BCM310: Emerging Issues in Media and Communication chapter 7 Journalism and Emerging Issues

Date: 27 April 2014

Blogpost 5

BCM310: BCM310: Emerging Issues in Media and Communication chapter 7 Journalism and Emerging Issues

In the seventh week, our guest lecturer, Miss Siti Sarwa, discussed what journalism is; who journalists are; emerging issues in journalism, their impact and significance on media and communications and vice-versa. Miss Siti Sarwa is a veteran reporter for RTM.

To my understanding, journalism is the process and concept of gathering, editing and producing information and news and presenting it to the public. These activities of gathering information, interpreting it, and spreading it are carried out by journalists (Van Der Haak, Parks & Castells 2012, pp2923–2938).

Initially journalism was a profession where only trained people carried out the tasks (Deuze 2005, pp442–464). Today, with the internet, journalism is no longer confined to the professionals (Lewis, Kaufhold & Lasorsa 2009, pp163-179; Domingo et. al 2008, pp326-342). Common people have taken to writing blogs and posting their own opinions on virtually every topic. They even discuss technical topics and medical subjects as though they are experts. This is very dangerous as some people who read these blogs are gullible enough to believe what these laymen have posted on the internet (Lewis, Kaufhold & Lasorsa 2009, pp163-179; Domingo et. al 2008, pp326-342).

Take the case of the mysterious disappearance of Flight MH370 on March 8 2014. All kinds of theories abounded in the internet. This situation has impacted the relationship between the people of China and Malaysia, as most of the passengers on board the ill-fated plane were Chinese citizens. The Chinese have even accused the Malaysian government of being murderers.

Conversely, so many ‘pseudo journalists’ have contributed to the abundance of information and generation of discussion on various topics in the internet (Domingo et. al 2008, pp326-342; Lewis, Kaufhold & Lasorsa 2009, pp163-179). This has led people to question the news in mainstream newspapers, which is deemed censored or manipulated by the government in countries like North Korea and China (Domingo et. al 2008, pp326-342; Lewis, Kaufhold & Lasorsa 2009, pp163-179; Lazaroiu 2010, pp264–272).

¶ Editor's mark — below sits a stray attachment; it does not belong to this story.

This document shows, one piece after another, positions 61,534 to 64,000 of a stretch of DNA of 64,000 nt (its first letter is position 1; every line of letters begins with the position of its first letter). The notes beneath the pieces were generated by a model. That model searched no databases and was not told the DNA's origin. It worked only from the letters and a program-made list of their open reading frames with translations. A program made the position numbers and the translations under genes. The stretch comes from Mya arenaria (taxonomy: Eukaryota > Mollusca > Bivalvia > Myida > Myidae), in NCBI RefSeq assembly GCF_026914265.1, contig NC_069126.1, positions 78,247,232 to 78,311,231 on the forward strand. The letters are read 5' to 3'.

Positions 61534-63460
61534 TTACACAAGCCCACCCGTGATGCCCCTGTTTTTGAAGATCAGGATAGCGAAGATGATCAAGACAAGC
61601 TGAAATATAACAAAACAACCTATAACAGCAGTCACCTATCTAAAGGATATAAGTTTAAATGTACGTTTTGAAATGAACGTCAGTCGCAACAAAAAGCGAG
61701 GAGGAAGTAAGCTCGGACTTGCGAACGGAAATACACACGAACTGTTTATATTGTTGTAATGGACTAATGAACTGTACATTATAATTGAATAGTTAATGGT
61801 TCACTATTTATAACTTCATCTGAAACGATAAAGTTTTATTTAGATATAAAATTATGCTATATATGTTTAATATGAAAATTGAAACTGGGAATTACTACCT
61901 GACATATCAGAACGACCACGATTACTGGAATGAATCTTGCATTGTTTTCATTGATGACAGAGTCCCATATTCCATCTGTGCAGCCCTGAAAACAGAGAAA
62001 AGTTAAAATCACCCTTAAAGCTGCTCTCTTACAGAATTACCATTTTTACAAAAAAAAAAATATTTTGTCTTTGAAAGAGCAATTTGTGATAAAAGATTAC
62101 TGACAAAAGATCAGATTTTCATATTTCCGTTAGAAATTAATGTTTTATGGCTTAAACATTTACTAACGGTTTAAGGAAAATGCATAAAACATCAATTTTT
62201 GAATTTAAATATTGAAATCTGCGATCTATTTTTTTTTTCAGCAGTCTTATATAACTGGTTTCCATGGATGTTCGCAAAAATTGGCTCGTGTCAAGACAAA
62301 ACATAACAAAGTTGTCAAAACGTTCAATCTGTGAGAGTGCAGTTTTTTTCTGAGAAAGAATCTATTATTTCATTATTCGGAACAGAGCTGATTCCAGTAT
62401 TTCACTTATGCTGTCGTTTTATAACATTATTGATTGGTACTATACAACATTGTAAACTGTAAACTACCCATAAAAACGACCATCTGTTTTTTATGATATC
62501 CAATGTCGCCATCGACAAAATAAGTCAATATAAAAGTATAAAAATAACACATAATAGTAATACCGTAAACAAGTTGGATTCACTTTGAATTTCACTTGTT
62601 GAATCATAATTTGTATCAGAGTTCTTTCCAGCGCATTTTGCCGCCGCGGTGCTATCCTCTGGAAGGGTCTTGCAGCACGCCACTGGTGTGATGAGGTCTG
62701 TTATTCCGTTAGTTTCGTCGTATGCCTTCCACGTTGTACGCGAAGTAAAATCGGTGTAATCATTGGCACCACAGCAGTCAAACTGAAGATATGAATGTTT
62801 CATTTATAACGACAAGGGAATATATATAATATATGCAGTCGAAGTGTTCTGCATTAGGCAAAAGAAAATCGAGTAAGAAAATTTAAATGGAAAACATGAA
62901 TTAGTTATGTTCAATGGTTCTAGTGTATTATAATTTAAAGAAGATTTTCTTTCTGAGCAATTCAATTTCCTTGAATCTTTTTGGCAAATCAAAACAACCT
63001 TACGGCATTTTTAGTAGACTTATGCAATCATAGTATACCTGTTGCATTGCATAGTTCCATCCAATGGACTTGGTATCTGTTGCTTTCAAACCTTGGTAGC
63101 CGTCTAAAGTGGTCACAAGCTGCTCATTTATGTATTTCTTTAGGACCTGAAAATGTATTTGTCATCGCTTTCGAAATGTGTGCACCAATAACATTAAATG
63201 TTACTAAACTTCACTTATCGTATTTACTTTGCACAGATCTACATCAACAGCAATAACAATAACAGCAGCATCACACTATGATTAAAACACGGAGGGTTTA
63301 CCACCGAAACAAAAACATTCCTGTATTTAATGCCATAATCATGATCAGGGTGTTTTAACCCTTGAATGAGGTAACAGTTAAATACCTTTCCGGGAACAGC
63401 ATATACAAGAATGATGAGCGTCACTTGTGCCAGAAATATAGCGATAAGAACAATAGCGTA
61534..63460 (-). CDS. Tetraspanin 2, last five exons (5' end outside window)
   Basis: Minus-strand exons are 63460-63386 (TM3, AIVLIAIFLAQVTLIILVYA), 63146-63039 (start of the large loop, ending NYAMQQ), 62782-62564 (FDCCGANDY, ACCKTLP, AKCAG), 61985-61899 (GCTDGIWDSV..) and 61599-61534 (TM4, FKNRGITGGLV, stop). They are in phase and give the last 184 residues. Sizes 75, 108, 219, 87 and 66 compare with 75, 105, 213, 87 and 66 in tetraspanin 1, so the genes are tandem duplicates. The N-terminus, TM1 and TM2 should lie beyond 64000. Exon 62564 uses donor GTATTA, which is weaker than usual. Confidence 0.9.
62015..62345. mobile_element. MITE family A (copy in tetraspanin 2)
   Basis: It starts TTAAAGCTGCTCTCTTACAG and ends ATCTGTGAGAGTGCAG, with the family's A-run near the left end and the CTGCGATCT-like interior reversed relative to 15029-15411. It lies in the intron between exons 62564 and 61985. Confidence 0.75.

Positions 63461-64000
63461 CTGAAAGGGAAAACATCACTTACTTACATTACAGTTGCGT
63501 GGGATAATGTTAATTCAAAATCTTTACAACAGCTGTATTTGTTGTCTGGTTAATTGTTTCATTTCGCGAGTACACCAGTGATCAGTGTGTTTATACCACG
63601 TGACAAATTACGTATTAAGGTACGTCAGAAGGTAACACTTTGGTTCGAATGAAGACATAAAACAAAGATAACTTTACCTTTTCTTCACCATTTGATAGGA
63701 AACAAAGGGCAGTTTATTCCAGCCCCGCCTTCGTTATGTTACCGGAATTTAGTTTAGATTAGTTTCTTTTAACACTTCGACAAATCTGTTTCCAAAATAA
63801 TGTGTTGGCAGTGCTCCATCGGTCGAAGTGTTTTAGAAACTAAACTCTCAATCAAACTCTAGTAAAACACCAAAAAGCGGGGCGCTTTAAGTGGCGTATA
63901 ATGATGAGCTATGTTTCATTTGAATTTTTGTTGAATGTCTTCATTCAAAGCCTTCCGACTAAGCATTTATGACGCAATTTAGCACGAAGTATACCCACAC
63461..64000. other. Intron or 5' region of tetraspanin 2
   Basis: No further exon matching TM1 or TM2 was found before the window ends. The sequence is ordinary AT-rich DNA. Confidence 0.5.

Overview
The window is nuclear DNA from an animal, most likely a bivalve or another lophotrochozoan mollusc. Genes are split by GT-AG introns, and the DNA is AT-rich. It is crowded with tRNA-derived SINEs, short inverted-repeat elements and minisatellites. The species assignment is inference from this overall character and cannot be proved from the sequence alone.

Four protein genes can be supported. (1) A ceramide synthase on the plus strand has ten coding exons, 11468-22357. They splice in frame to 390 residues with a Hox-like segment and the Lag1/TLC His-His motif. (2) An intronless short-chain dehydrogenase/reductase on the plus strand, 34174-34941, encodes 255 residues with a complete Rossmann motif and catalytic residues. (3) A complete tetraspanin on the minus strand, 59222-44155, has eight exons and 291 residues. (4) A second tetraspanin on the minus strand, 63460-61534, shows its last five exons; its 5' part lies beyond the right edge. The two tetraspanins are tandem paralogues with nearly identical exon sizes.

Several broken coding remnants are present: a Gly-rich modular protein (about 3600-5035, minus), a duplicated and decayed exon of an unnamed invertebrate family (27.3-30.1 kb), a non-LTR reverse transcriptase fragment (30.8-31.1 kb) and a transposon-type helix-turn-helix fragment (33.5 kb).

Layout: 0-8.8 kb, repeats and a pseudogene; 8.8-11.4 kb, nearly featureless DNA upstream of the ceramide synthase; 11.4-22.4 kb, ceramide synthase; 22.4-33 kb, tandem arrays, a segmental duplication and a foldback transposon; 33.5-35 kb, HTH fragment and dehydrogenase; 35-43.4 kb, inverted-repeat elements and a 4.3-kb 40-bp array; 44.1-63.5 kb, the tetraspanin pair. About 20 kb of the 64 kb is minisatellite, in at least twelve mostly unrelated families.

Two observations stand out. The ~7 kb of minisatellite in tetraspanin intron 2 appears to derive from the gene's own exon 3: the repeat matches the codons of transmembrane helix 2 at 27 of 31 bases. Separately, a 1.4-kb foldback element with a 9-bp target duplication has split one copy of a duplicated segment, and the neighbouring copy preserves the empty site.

Sharing the news spotlight in Malaysia today is the visit by the US President, Barack Obama. Since the last US presidential visit was 47 years ago, this is a big deal to Malaysia, considering the United States is a superpower. Is it a coincidence that his arrival follows so closely behind the mysterious disappearance of FlightMH370? Or is he here to ensure that Malaysia becomes a signatory to the TPPA. Is he also here to enlist Malaysia’s help in keeping watch over China’s rising influence in this region? The US President could be of the opinion that Malaysia is truly a moderate Muslim country and his itinerary includes a visit to the National Mosque proves that the US is not against Islam. Could it be the US fears of Malaysia being a terrorist hub? I think these theories are not so far-fetched.

In my opinion, the more bizarre the news, the more the media will seek to cover it. Current events in Malaysia affect the media as journalists scramble to find the hard facts about the disappearance of Flight MH370. For the first time, so many foreign news media, like CNN, converge in Malaysia. Richard Quest of CNN in his interview of the Malaysian Prime Minister, Najib Tun Razak, demonstrates the power of the media in highlighting the world’s current negative opinion of Malaysia.

(488 words)

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References

Deuze, M 2005, ‘What is journalism? Professional identity and ideology of journalists reconsidered’, Journalism, vol. 6, no. 4, pp442–464, accessed 23/4/2014, http://jou.sagepub.com.ezproxy.uow.edu.au/content/6/4/442.full.pdf+html.

Domingo, D, Quandt, T, Heinonen, A, Paulussen, S, Singer, J, B, & Vujnovic, M 2008, “Participatory Journalism Practices In The Media And Beyond,” Journalism Practice, vol.2, no.3, pp326-342, accessed: 5/4/2014, http://jclass.umd.edu/classes/jour698m/domingo.pdf.

Lazaroiu, G 2010, ‘MEDIA CONCENTRATION, DIGITAL COMMUNICATION NETWORKS, AND THE IMPACT OF NEW MEDIA ON THE NEWS ENVIRONMENT’ Economics, Management, and Financial Markets, vol.5, no.2, pp264–272, accessed: 5/4/2014, http://search.proquest.com.ezproxy.uow.edu.au/docview/748829708/fulltextPDF?accountid=15112.

Lewis, S, C, Kaufhold, K, Lasorsa, D, L 2009, ‘THINKING ABOUT CITIZEN JOURNALISM’, Journalism Practice, vol. 4, no.2, pp163-179, accessed: 5/4/2014, https://online.journalism.utexas.edu/2009/papers/Lewisetal09.pdf.

Van Der Haak, B, Parks, M, Castells, M 2012, ‘The Future of Journalism: Networked Journalism’, International Journal of Communication vol.6, no.1, pp2923–2938, accessed 23/4/2014, http://ijoc.org/index.php/ijoc/article/viewFile/1750/832.

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BCM310: Emerging Issues in Media and Communication chapter 6 Creative Cities and Public Media Spaces

Date: 20 April 2014

Blogpost 4

BCM310: BCM310: Emerging Issues in Media and Communication chapter 6 Creative Cities and Public Media Spaces

In the sixth week, we discussed creative cities, public media spaces and aesthetic journalism, their impact and significance on media and communications and vice-versa.

To my understanding, “The Creative City” is a concept which identifies, nurtures, attracts and sustains talent and in doing so, is able to mobilize ideas, talents and creativity and generate thoughts and imagination. To establish the milieu, the built environment – the stage and the setting – is crucial. A creative milieu contains the necessary hard and soft infrastructure to generate ideas and inventions (Pratt 2011, pp123–130). A milieu can be a building, a street, or a city such as Hollywood and Milan. Fan fiction sites on the internet such as FanFic.com are non-physical creative cities that enable users to create or rewrite stories, generating new versions of existing works, impacting the way these works can be presented in the media, thereby affecting media and communications. Conversely, media and communications, such as the internet, facilitate creativity.